August 25, 2016 / 5:31 PM / 3 years ago

Factbox: Why the Clinton Foundation draws both praise and criticism

(Reuters) - Since announcing her presidential bid last year, Hillary Clinton has had to field questions about the Bill, Hillary & Chelsea Clinton Foundation, her family’s global philanthropy.

The non-profit group has been praised by health experts for helping to negotiate lower prices for HIV medicine in the developing world. But ethics experts and Clinton’s Republican opponents say its reliance on millions of dollars from foreign governments and powerful businesses makes her vulnerable to charges her donors could expect favorable treatment from the White House, which her campaign says is unfounded.

* THE FOUNDATION’S HISTORYBill Clinton established the Clinton Foundation in 1997 to raise funds for his presidential archive in Little Rock, Arkansas, as he prepared to leave the White House. It has since grown into a complex global philanthropic organization, working to improve health and prospects in dozens of countries and to fight climate change.

After leaving her job as U.S. secretary the state in 2013, Hillary Clinton joined the foundation’s board, and the organization was renamed the Bill, Hillary & Chelsea Clinton Foundation.

Later in 2015, Hillary Clinton left the foundation to run for president and in the August 2016 her husband said he will step down from the board if she wins. Their plans to remain with the foundation.* THE FOUNDATION’S WORK

The foundation typically raises more than a quarter of a billion dollars each year in grants and donations. It spends about $200 million each year on programs and other expenses.

The biggest program is the Clinton Health Access Initiative, which accounts for about two-thirds of the foundation’s annual expenses and focuses on reducing the cost and increasing the availability of medicine for HIV, malaria and other infections in developing countries.

The foundation also is involved in an array of other causes. It helps farmers in Africa increase yields and profits and tries to stop poachers from killing elephants there. It encourages American parents to read to their toddlers and schools to provide healthier environments for their students. It also helps Americans get access to loans to make their homes more energy efficient.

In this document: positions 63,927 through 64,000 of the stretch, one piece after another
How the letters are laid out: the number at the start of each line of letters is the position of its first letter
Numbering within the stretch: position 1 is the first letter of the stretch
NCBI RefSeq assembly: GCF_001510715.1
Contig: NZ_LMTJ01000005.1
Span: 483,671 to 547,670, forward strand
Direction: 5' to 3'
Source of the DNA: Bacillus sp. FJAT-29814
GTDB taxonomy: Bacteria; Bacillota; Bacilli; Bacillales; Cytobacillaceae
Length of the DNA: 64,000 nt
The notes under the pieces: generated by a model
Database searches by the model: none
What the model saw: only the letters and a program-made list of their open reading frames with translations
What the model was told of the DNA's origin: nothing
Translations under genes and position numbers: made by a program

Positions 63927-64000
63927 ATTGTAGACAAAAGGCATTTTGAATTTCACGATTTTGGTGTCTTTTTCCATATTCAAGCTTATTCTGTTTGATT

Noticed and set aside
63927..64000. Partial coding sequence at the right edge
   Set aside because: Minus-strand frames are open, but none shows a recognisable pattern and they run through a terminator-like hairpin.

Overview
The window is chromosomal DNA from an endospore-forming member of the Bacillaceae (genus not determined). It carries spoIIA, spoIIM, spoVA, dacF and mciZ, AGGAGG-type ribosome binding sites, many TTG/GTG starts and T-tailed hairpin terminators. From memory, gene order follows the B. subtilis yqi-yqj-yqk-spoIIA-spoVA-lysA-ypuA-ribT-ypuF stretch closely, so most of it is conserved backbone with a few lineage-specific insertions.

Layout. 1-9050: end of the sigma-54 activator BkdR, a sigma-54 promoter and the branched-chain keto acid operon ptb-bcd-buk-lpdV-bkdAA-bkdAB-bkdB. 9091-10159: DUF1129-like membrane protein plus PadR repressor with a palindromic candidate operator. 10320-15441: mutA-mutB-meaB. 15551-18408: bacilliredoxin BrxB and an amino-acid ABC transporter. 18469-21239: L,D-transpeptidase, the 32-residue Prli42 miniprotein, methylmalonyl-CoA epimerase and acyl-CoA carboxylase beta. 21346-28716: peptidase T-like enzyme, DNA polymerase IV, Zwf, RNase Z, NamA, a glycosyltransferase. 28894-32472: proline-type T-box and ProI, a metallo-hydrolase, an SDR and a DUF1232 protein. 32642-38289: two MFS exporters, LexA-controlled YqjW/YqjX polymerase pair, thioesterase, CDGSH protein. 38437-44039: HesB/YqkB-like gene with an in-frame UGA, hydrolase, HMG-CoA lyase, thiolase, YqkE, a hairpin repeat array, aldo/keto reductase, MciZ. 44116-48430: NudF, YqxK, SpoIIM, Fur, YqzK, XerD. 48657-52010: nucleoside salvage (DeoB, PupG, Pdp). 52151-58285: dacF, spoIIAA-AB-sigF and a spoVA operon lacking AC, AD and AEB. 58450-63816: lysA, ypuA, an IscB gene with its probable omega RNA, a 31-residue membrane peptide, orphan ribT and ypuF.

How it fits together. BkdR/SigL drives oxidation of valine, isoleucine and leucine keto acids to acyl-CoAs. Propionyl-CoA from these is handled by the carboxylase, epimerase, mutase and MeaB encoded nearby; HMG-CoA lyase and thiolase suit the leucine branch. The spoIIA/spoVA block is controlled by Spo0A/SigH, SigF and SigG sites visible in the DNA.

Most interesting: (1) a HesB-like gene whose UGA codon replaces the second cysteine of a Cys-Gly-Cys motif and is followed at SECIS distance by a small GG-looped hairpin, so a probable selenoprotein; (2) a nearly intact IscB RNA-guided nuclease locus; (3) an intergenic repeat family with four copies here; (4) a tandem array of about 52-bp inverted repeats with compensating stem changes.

Under the name Clinton Global Initiative, the foundation throws regular glitzy multi-day gatherings where people from politics, corporations and non-profit organizations to discuss philanthropy projects. CGI will hold its last such meeting in September before ending.

*CRITICISMS OF FOUNDATION

In 2015, foundation officials admitted the charity breached an ethics agreement Clinton signed with the White House in order to become secretary of state. Under the agreement, she promised she would annually disclose the names of all donors to the charity and that it would seek State Department approval before accepting new money from foreign governments. The charities said not complying with the promises was a result of oversights.

The foundation also admitted it had wrongly completed half a dozen annual tax returns that gave misleading figures about the amount of support it got from foreign governments, among other errors. After Reuters discovered the errors, the foundation apologized and refiled the returns.

The foundation continued to accept money from foreigners, including foreign governments, and corporations while Clinton was secretary of state but has said it will introduce at least some limits on such donations if she becomes president.

Emails by Clinton and her staff released by the State Department show it was not unusual for foundation officials to help donors get access to Clinton, prompting experts in government ethics to raise concerns that the foundation gives rise to an appearance of a conflict of interest. Donald Trump, Clinton’s Republican rival for the presidency, has called for a special prosecutor to look into the foundation. Clinton’s campaign says any donor who expected special favors from Clinton in return would have been disappointed.

Reporting by Jonathan Allen; Editing by Bill Trott

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